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City fears precedent set over blocked Foster tower


Foster & Partners' plans to erect a 41-storey cigar-shaped skyscraper in the City were last week blocked at the last minute by environment secretary John Prescott. Now the Corporation of London is worried that Prescott's action will set a dangerous precedent and deter other companies from choosing the Square Mile for ambitious architecture or as a location, instead of rivals like Frankfurt and even Docklands.

The design for a new headquarters for the world's second largest reinsurer, Swiss Re, now faces the prospect of an environmental impact study and a public inquiry which could delay planning consent for months. Last Wednesday Prescott demanded a freeze on the planning application only hours before a planning committee was due to recommend the design to City leaders.

The committee was told to wait while Prescott mulls whether to order a full environmental impact assessment (eia) on the building and whether to launch a full scale public inquiry. No eia has been conducted although the development team had offered to do so on two occasions.

The Corporation of London's planning and transportation committee chairman Stuart Fraser told the aj his department will lobby politicians on the importance of the building for London and that is is anxious that Swiss Re will look elsewhere to solve its property problems, given this 'tremendous delay.'

'I think it's a stunning building' he said. 'We've got the world's best architects and you've got to take a bit of a risk if you're going to have interesting buildings. We want tall buildings of about that size and that kind of architectural significance - that's what we want on the skyline.'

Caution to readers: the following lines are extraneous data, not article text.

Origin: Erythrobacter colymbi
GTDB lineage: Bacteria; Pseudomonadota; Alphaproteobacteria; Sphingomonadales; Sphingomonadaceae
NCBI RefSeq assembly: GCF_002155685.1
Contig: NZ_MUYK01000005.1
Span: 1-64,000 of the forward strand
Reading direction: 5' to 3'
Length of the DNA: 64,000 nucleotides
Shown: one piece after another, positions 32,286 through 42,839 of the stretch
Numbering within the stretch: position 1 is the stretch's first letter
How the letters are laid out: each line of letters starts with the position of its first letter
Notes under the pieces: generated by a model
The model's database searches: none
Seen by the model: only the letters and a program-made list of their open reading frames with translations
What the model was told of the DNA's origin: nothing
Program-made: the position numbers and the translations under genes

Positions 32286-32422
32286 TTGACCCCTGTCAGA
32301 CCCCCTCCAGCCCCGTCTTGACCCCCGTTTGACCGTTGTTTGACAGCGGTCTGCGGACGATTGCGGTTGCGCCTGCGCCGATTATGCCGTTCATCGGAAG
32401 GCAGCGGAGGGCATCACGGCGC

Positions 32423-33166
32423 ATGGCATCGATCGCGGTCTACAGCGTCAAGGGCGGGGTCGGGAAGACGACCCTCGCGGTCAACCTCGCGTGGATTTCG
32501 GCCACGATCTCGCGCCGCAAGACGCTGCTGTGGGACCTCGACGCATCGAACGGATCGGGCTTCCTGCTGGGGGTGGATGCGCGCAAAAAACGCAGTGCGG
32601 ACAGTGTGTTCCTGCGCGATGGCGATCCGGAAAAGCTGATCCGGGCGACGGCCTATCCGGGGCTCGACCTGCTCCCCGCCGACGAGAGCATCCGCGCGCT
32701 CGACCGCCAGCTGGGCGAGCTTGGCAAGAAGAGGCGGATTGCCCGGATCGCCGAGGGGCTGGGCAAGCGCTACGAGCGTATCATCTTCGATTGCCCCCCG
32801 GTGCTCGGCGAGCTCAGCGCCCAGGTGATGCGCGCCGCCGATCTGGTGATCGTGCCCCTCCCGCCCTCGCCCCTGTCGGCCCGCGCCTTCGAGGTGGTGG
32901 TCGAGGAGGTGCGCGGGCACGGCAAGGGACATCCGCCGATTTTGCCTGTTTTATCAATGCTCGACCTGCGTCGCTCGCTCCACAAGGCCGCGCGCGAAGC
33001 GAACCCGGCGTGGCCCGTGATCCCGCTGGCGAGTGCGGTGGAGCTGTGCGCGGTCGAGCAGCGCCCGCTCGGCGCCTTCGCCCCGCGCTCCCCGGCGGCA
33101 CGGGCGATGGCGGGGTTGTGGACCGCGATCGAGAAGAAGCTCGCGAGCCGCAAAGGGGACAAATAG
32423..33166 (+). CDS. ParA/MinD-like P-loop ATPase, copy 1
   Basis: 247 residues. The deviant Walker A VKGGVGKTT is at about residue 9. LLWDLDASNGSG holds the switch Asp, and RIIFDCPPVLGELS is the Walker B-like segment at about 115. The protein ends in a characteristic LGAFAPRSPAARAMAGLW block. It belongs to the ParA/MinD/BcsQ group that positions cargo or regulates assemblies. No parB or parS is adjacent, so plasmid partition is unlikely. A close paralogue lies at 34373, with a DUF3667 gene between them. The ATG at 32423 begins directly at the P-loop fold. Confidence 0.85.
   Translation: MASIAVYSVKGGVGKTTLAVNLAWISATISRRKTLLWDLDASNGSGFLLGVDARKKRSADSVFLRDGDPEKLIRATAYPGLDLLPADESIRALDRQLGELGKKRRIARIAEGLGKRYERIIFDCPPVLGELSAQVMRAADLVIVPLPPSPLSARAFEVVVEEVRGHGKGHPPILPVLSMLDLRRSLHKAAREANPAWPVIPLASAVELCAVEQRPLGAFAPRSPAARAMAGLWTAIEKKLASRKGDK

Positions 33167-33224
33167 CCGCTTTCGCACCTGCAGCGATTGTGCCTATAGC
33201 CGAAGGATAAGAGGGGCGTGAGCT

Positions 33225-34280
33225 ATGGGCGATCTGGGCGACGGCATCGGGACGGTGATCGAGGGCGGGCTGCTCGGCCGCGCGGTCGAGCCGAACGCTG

Prescott now has three weeks to decide whether to order the report.

'We were surprised and disappointed at his decision as this will mean a delay,' a spokesman for Kvaerner and Swiss Re said. 'But we haven't changed our minds about the Foster scheme.' Architects at Foster & Partners declined to comment.

Prescott's late intervention came after the Baltic Exchange wrote to the detr and the High Court asking for a halt on the plans which would demolish its former headquarters at St Mary Axe.

The Baltic Exchange believes that the original Grade II-listed Exchange building, damaged by an ira bomb, should be rebuilt in any redevelopment. More than £4 million has already been spent on salvaging parts of the building.

An earlier planning permission was awarded which demanded that the original building be retained. But the Baltic Exchange is now upset that the Kvaerner/Foster development is being backed despite its plan to demolish the old exchange.

'This is an issue of principle and consistency,' an Exchange spokesman said.

But site owner Kvaerner also claims that the exchange wanted up to £5 million cash in order to keep quiet about its objection.

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